The phylogeography, biomass allocation and phenology of Salicornia tegetaria (S. Steffen, Mucina & G. Kadereit) Piirainen & G. Kadereit, an endemic salt marsh species in South Africa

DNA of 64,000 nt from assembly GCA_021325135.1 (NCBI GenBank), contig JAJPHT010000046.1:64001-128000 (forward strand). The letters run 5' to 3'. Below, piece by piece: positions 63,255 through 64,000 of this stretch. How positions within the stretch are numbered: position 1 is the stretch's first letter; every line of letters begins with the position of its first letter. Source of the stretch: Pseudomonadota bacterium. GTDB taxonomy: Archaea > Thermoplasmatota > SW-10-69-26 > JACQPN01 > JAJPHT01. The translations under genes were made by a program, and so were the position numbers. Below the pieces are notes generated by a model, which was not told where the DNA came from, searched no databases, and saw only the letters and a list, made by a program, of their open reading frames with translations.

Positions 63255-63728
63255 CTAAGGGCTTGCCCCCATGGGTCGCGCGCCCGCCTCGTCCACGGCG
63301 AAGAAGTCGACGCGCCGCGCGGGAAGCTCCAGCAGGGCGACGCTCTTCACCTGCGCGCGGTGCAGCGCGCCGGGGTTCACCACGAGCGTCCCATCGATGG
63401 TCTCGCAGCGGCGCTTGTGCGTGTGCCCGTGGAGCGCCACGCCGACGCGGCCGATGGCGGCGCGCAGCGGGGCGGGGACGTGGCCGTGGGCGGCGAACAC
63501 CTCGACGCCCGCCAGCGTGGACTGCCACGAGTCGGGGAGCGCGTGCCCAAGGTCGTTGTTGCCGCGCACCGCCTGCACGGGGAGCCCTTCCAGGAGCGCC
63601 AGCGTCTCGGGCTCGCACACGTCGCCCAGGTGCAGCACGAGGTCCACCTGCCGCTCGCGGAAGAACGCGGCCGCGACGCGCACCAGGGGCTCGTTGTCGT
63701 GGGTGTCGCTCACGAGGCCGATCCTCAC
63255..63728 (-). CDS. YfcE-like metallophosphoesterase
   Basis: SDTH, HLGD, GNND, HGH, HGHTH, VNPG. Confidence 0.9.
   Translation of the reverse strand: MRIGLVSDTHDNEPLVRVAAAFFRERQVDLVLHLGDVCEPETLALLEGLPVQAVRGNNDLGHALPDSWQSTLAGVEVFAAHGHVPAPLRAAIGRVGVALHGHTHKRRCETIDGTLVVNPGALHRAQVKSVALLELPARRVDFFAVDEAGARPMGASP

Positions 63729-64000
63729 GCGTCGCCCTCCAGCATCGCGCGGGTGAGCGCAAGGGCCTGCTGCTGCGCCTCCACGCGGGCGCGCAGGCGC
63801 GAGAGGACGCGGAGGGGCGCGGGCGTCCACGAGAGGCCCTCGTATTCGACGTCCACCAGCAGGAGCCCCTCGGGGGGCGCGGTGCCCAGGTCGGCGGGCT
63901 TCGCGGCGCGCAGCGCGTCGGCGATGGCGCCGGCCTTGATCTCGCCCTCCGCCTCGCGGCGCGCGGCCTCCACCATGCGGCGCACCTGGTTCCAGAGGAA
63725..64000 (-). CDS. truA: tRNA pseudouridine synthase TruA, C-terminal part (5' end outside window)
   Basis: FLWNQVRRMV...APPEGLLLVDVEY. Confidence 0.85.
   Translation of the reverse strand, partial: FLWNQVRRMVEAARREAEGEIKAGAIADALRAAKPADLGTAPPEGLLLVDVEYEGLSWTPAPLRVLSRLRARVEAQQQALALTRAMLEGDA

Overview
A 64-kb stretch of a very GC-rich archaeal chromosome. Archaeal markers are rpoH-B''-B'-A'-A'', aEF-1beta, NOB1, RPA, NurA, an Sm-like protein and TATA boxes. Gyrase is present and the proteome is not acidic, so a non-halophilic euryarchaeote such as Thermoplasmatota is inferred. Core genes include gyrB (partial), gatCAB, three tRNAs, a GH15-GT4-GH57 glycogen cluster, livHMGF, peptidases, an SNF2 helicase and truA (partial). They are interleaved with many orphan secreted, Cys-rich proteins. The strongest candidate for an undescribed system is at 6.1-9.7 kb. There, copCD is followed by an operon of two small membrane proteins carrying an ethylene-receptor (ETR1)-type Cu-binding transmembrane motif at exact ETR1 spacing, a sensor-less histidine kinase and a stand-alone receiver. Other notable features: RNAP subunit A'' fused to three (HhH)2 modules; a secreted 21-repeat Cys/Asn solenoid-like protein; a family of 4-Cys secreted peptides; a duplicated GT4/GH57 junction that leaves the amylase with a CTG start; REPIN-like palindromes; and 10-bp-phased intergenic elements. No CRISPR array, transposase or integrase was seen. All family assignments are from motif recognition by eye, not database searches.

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Salicornia tegetaria is an endemic salt marsh macrophyte that is widely distributed in estuaries along the South African coast. The aims of the study were to understand the phylogeography of the species, compare the biomass allocation in two regions and to determine phenological patterns of S. tegetaria between the warm and cool temperate biogeographical regions. The phylogeography of S. tegetaria was studied using the noncoding chloroplast DNA region rpS16 and nuclear rDNA ITS region. Five samples each were collected from eighteen estuaries stretching from Orange River in the Northern Cape to Mngazana Estuary in the Eastern Cape. Above- and belowground biomass was collected and physico-chemical conditions measured at Olifants, Berg and Langebaan Estuaries in the cool temperate, and Heuningnes, Nahoon and Kwelera Estuaries in the warm temperate biogeographical regions. The growth and flowering phenology of S. tegetaria in relation to environmental conditions was investigated in the cool temperate Langebaan Estuarine Embayment and compared to findings in the warm temperate, permanently open Kowie Estuary. The physico-chemical gradient found between the cool and warm temperate biogeographical regions may be useful to study climate change effects on plant species. The comparison of similar habitats in each region may provide insight into how different climate regimes may affect biomass allocation and phenology.